Thank you, Mr. Chair, and thanks for the invitation to appear before this committee on such an important matter.
Hmm. Well, I call it the GBWT for a reason.
It will be obvious enough that I'm not a lawyer. I'm a professor of political science at the University of Calgary. Among other things relevant to your deliberations, I've written a book on terrorism as a political religion, major reports on why we need a foreign intelligence service, on the RCMP, and on problems that democracies have in fighting small wars.By and large I think Bill C-51 is a useful improvement to Canada's anti-terrorism legislation. I said so in a couple of newspaper columns and I won't repeat myself here. I have some critical and analytical remarks that I expect are more useful for your purposes than half-heartedly praising the government.
Let me begin by recalling that the Prime Minister introduced Bill C-51 in Richmond Hill last January with the words, “violent jihadism is not a human right, it's an act of war”. I think this is fundamentally accurate. We are in a different threat environment today than we have been previously. The problem of terrorism is not one of simply violent extremists as President Obama said, but chiefly of violent jihadis.Yeah. Because violent extremists we can handle. But violent jihadis?? No way! Wait! What?
That being said, I recognize that, as in any law of general application, Bill C-51 has aroused the anxieties of Canadians concerned with peaceful and sometimes not-so-peaceful protests and how this activity will be treated under the provisions of this bill. However, the chief conflict I would say is not between the police and criminals. In order to understand the main threat to Canadian security, it's important to look first at how the opposition understand themselves, and they say they're at war.Did Cooper just say that "not-so-peaceful" protesters are "criminals"?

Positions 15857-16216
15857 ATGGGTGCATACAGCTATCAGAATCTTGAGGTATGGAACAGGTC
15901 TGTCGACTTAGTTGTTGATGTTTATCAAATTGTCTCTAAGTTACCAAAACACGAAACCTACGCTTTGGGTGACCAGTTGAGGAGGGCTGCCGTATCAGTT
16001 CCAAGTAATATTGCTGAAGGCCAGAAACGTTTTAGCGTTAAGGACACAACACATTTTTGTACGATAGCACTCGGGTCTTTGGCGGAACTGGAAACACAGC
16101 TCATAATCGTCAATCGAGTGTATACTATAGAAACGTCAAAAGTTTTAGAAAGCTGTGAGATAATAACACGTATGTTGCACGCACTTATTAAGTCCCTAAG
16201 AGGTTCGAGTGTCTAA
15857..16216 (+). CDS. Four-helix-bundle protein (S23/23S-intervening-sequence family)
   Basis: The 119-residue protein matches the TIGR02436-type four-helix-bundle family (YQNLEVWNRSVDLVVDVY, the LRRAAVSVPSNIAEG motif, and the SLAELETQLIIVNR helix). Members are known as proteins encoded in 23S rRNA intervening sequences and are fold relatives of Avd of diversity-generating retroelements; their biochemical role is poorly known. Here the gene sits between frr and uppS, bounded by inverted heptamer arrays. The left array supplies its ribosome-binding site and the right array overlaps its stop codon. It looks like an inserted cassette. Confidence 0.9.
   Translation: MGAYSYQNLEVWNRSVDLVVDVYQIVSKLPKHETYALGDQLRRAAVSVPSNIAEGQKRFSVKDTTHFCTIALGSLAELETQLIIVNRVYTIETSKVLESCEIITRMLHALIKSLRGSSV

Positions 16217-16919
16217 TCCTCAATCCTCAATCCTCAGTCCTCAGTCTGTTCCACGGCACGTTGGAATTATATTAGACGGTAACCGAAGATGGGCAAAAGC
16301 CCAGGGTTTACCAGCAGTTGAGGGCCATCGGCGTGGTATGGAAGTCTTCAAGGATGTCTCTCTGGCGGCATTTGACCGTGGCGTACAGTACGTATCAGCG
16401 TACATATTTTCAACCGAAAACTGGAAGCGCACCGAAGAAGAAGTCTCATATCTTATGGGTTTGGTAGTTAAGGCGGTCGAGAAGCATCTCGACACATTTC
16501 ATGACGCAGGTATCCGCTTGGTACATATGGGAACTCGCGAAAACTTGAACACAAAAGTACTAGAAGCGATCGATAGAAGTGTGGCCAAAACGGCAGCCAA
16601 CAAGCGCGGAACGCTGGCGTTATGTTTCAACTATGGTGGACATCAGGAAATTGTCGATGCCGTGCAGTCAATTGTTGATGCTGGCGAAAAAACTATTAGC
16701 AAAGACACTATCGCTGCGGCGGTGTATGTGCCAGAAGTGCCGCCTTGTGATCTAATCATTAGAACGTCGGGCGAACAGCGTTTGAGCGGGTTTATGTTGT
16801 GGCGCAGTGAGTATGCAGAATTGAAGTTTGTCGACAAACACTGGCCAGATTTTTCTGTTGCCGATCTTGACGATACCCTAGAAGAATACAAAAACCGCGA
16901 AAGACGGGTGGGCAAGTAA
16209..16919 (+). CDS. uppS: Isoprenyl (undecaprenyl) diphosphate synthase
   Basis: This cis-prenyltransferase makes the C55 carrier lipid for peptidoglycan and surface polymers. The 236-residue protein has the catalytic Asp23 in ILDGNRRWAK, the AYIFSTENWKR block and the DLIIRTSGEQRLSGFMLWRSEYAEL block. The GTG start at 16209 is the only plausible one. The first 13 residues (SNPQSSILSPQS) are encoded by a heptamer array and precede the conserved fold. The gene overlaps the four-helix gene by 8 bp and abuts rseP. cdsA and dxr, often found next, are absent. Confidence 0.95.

In a study published last year by Clark McCauley and Sophie Moskalenko, the authors deal with the importance of the jihadi narrative, which they argued moves often isolated individuals from radical opinion to radical action.
Two things are important here. The first is a four-part jihadi narrative. First, Islam is under attack; second, jihadis are defending Islam; third, their actions, which we call terrorism, constitute religiously justified warfare; and fourth, the duty of Muslims is to support their actions. Second, about five percent of British Muslims, where this study was conducted, agree entirely with this narrative. Eighty percent agree with the first element that Islam is under attack, and the authors think that this is a low estimate.Here's the thing: This would all be irrelevant if not for the constant violent meddling of the USA in the Middle East, and for the decades-long (more decades than I've been alive) campaign to demonize Arab animosity towards Zionist imperialism. And, forgive me if I'm wrong, but it reads to me as if Cooper is being somewhat of a sleaze-bag by stating the finding that 80% of British Muslims believe their religion is under attack (which it is) as being the first part of the "jihadi narrative." I don't suppose the number of Christians who think that they're "under attack" would be counted as potential foot-soldiers in the terrorist armies?
I mention this at the outset because the liberties of Canadians are threatened a lot more by Islamic states than by CSIS or the RCMP.Well, I think Barry Cooper just removed himself from the "People To Be Taken Seriously" list. When you consider the number of Canadians killed by the RCMP, or beaten by the RCMP, or attacked by the RCMP or spied on by CSIS or rendered to torture chambers by the RCMP, ... when you consider the spying and harassment of First Nations peoples, environmentalists, poor people's groups, immigrants, ... and compare that to the death toll from Islamic terrorism, and when you consider how much Islamic terrorism is created by our domestic and foreign policies, ... well, it's no contest that CSIS and the RCMP endanger more Canadians (both pre and post C-51) than do the terrorists. This isn't a question for debate anymore and anyone who wants to pretend it is, is either a liar or a fool or both.